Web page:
And if all the science eludes you, no worries. We're in the same boat. Our key takeaways? Cure sachets are yummy and they work.
While many hydration aids make similar claims, the fact that they're loaded with sugar defeats the purpose. Their sugary formulas are no better than over-sweetened sports drinks. They don't flow as smoothly through your body and often make you crash soon after you drink them.
According to Cure, they're the "sports drink of adulthood," claiming each of their sachets contain "4x the electrolytes of leading sports drinks and is made with real ingredients like organic coconut water, pink Himalayan salt, and lemon juice. No added sugar or anything artificial - just the ingredients your body needs for optimal daily hydration."
While many sports-drink alternatives focus on aesthetics without substance, Cure Hydration has the benefit of both.
Hydration Will Be Aestheticized — and Cure is the Coolest Kid on the Block
It makes sense whyCure Hydrationhas gained the loyalty of everyone from your healthiest friend to prominent health influencers to people on the go. With a successful formula that's saved people worldwide from dehydration, why not take action with our own health?
For example, Cure is already becoming a signifier of health in highly aestheticized, curated images of people's daily lives. Don't be surprised if you see Cure Hydration sachets in a "That Girl" TikTok. They've already been featured as essentials by Emily Oberg, fashion and lifestyle influencer and founder of the brand Sporty & Rich, in a 2021 Highsnobiety interview.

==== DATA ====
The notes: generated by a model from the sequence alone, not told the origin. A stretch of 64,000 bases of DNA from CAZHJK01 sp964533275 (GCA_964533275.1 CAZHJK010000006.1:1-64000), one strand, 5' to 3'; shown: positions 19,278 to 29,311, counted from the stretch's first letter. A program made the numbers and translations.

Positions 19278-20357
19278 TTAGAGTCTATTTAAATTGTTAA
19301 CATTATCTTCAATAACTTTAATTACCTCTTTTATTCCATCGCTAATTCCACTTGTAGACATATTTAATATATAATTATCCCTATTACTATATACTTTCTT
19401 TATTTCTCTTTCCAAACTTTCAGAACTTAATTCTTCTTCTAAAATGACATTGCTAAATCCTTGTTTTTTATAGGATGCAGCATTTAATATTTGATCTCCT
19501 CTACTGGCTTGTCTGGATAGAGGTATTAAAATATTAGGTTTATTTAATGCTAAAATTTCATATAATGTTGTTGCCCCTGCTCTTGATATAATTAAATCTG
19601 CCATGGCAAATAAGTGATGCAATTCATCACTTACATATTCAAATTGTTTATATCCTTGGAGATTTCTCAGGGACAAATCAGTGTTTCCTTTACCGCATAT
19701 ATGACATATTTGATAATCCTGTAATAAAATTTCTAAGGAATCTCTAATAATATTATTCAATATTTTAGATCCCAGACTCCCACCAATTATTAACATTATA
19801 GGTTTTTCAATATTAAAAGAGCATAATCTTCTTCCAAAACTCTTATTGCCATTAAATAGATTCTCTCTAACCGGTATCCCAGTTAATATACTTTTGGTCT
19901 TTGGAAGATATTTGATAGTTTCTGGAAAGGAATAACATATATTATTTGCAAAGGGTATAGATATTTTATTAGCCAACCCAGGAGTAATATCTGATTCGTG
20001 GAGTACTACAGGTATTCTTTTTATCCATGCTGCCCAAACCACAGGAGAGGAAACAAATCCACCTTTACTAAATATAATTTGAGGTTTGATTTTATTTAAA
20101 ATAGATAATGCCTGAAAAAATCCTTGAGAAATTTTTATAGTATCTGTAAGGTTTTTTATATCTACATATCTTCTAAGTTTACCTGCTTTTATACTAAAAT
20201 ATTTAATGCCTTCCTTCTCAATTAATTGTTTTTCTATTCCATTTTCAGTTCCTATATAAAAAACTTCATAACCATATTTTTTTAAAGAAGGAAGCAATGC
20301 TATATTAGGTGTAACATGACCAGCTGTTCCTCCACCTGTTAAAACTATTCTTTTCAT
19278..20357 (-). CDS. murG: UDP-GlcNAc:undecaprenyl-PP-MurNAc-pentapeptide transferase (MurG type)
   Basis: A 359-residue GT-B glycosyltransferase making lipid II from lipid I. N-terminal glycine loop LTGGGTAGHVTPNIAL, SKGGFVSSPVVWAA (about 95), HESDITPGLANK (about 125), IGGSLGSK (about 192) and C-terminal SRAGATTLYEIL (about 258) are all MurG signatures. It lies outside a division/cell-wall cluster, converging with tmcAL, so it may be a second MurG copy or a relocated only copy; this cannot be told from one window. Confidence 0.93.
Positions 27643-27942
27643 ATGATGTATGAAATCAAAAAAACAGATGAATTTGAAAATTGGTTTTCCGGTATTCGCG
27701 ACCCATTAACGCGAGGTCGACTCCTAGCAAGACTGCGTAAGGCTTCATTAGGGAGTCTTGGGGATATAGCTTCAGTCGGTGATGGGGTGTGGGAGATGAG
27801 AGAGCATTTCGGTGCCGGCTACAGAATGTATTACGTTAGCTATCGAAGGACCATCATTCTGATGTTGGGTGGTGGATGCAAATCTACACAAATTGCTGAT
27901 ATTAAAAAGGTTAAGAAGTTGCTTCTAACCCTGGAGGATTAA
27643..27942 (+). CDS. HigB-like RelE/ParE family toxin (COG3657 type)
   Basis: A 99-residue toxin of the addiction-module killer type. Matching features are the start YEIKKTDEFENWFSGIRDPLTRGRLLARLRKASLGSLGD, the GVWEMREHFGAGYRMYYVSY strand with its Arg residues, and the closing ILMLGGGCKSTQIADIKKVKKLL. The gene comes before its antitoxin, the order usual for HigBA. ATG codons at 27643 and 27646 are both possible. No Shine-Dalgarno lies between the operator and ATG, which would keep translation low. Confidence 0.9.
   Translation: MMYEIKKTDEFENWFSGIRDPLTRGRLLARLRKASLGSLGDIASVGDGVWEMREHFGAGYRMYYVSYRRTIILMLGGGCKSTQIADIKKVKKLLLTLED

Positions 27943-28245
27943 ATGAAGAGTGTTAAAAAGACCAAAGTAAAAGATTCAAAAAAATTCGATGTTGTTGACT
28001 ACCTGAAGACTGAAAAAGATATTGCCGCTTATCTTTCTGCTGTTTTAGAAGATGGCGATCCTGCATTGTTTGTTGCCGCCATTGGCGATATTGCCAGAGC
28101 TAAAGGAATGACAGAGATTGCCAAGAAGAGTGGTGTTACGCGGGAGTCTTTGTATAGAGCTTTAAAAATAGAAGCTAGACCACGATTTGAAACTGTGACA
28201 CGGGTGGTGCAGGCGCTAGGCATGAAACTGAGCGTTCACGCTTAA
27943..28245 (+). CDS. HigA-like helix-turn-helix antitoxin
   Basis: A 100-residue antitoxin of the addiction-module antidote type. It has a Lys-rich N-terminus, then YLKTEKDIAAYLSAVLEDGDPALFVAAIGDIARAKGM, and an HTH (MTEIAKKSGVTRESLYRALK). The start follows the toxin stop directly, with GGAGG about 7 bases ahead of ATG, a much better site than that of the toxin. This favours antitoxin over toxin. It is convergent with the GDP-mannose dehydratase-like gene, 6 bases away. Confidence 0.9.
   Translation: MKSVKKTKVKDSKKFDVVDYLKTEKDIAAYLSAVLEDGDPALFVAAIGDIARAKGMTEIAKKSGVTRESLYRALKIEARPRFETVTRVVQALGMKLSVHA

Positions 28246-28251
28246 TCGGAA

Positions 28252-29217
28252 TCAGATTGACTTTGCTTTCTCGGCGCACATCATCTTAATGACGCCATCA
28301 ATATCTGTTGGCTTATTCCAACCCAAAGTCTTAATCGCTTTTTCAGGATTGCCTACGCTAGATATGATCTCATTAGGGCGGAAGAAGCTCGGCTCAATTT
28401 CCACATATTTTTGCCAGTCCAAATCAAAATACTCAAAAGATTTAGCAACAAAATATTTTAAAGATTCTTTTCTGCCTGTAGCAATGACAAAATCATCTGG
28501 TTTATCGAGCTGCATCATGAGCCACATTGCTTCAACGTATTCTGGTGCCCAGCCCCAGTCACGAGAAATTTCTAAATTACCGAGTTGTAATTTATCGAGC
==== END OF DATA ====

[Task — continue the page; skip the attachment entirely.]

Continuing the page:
According to Oberg, "Wellness means being committed to taking care of yourself mentally, physically, and emotionally. It means doing the work that it takes to evolve and become better each and every day."
Oberg's approach to health is similar to Cure's. Wellness should be holistic, and hydration is key. Oberg's feature signifies that hydration sachets will be a new status symbol. Like the giant water bottles of earlier this year, our social media-fueled habits indicate that we're trying to better ourselves and want to look cool while doing it.
We've seen it happen with daily matcha, morning celery juice, beauty supplements, and on and on. Cure Hydration is the newest health superstar, and it's simpler to stick to than any of its predecessors.
Cure sachets do more than hydrate. Each flavor features a different benefit so you can personalize your experience — and yes, each comes in a bright colored, Instagram ready sachet with a whimsical name.
From the "Golden Hour" ginger and turmeric flavor, to the "Laser Focus" matcha flavor, you can get 14 Individual packets that will level up your hydration and transform how your whole body feels for only $20.99 and free shipping.
Why wait? Time to revolutionize how you think about hydration and fuel your body in a completely innovative way with the best, natural ingredients with Cure Hydration.
Who Is "That Girl" on TikTok? - Popdust